Education Policy | Post Primary | Preschool | Primary | Tertiary | Search


18 UC students become Royal Society arts student members

18 UC students become the first Royal Society arts student members

January 25, 2013

Eighteen University of Canterbury (UC) arts undergraduate students have become the first group of arts students in New Zealand to join the New Zealand Royal Society.

The students completed a new arts scholars programme in the College of Arts at the University of Canterbury last year. The programme provides an enhanced learning experience for high achieving students majoring in subjects taught in the College of Arts.

The Royal Society of New Zealand’s corporate manager Gill Sutherland said the engagement of young students was wonderful.

``One of our aims at the Royal Society is to reach out to young people and engage with a new generation of researchers across all disciplines.

``Welcoming 18 outstanding arts scholars is a first for the Royal Society. Ideas are born when people connect with each other and share their unique perspectives. Membership of the society engages and nurtures New Zealand’s best young and emerging scholars,’’ she said.

UC Vice-Chancellor Dr Rod Carr said he was delighted with the development.

``Engaging our outstanding UC arts undergraduate scholars with the Royal Society extends student opportunities for creative problem solving from the beginning of their careers,” Dr Carr said.

UC Pro Vice-Chancellor of Arts Professor Ed Aldelson said the arts scholars would benefit hugely from joining the Royal Society.

UC Chinese language and politics student Josh Toohey said being a member of the Royal Society was a brilliant opportunity to link up with a network of thinkers, to acquire `new knowledge and skills to help me better understand a dynamic world".

Director of the UC arts scholars programme Dr Bronwyn Hayward said membership of the Royal Society would provide students information about climate change, economic development, social inequality and health.

``It’s no longer appropriate to talk of arts versus science. The complexity of these challenges requires a new generation of researchers able to re-integrate creative and critical thinking from across our disciplines and it’s an exciting time to be researching,’’ Dr Hayward said.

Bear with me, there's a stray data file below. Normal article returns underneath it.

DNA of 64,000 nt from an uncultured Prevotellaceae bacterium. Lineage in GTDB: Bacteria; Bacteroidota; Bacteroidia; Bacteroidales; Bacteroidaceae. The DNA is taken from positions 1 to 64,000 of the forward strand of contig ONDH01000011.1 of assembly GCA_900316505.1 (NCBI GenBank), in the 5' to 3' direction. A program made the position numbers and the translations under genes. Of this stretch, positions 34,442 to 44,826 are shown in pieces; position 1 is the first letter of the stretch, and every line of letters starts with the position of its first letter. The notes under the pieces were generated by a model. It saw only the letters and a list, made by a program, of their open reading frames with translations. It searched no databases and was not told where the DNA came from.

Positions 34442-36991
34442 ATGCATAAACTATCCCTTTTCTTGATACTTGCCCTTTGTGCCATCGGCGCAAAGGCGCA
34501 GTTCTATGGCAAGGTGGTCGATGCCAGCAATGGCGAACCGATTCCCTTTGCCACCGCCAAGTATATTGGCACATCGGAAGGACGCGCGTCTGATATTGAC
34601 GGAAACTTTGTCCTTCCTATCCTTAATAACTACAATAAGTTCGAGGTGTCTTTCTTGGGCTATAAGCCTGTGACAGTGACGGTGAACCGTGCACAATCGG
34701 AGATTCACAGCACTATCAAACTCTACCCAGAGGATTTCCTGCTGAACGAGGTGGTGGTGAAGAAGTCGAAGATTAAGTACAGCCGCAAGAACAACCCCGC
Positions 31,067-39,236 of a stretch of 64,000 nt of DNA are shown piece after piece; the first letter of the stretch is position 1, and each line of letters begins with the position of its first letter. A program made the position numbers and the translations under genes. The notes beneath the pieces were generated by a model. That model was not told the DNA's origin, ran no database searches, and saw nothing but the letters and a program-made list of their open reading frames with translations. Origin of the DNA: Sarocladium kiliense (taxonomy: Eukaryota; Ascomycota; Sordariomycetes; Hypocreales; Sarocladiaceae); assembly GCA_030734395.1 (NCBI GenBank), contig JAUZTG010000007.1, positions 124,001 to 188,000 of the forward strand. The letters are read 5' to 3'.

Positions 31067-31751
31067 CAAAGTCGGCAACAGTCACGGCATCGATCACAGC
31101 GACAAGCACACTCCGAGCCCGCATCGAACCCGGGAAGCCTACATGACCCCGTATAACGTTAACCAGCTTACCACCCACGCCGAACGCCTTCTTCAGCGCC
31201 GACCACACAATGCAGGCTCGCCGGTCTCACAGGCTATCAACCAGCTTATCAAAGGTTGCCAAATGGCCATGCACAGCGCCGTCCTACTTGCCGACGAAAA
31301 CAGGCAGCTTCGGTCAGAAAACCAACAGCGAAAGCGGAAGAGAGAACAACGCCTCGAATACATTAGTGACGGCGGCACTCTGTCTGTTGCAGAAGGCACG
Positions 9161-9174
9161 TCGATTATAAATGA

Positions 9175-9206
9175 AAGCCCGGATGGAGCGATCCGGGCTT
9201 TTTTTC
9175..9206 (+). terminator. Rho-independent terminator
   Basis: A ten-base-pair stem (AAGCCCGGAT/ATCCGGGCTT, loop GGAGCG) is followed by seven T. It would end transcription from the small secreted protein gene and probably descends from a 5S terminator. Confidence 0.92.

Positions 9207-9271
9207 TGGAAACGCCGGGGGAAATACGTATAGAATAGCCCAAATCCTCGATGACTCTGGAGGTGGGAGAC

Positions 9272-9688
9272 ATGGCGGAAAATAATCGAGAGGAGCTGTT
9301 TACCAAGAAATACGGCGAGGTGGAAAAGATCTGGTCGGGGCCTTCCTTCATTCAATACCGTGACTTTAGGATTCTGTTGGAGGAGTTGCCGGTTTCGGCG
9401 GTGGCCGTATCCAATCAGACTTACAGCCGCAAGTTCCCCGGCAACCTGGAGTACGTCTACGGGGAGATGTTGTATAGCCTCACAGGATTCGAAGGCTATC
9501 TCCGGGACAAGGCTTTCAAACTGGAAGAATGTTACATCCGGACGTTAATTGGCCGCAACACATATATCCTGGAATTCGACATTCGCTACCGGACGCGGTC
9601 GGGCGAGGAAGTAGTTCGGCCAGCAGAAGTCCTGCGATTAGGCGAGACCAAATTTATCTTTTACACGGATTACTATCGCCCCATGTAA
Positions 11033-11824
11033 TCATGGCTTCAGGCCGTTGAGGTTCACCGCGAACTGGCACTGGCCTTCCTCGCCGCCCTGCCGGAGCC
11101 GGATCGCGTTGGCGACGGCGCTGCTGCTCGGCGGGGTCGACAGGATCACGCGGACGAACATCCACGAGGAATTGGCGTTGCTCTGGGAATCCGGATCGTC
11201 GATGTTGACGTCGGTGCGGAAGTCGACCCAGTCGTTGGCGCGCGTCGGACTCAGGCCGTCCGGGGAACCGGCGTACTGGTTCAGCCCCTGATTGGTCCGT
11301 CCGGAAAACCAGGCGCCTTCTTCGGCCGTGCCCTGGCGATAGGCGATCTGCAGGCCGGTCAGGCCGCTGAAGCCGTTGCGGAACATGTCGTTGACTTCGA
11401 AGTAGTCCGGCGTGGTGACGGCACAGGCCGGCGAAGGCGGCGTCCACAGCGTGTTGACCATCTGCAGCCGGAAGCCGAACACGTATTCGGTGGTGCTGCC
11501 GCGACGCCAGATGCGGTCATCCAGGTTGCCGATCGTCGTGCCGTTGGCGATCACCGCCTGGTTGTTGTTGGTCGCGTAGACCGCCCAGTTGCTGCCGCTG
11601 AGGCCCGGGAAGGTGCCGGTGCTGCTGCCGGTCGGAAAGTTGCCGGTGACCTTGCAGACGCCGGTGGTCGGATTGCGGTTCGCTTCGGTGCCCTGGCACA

© Scoop Media

Culture Headlines | Health Headlines | Education Headlines


13/10: 40 Years Since The Māori Land March Arrived At Parliament

Traffic into Wellington came to a standstill as thousands of Māori and Pākehā streamed along the motorway into the capital on 13 October 1975, concluding the Māori land march to parliament. More>>


Scoop Review Of Books: Before The Quakes

Remembering Christchurch: Voices from decades past: The Christchurch I lived in for my first 23 years was where four-year-olds walked alone to kindergarten, crossing roads empty of all but a couple of cars per hour. My primary school, Ilam, was newly built on a grassy paddock surrounded by rural land... More>>

6-11 October: New Zealand Improvisation Festival Hits Wellington

Wellingtonians will have a wide selection of improv to feast on with a jam packed programme containing 22 shows, three companies from Australia, two companies from Auckland, one from Nelson, one from Christchurch and seven from Wellington. More>>


Bird Of The Year: New Zealanders Asked To Vote For Their Favourite Native Bird

Te Radar, David Farrier, Heather du-Plessis Allan and Duncan Garner are just some of the New Zealanders championing their favourite native bird in Forest & Bird’s annual Bird of the Year competition, which kicks off today.. More>>


Werewolf Film: It Follows - Panic In Detroit

Philip Matthews: When you heard last month that Wes Craven had died and you wanted to pay homage, you could have sat down with any one of five of his films that helped reinvent American horror at least three times over three decades... Or you could just have watched one of the greatest recent horror films that would probably not exist without Craven. More>>


Werewolf Music: Searching For The White Wail - On Art Pepper, etc

If the word ‘hipster’ means anything – which it arguably doesn’t – it seems to be more of an impulse than a condition. One always headed for the margins, and away from the white-bred, white-bread mainstream... More>>


Get More From Scoop



Search Scoop  
Powered by Vodafone
NZ independent news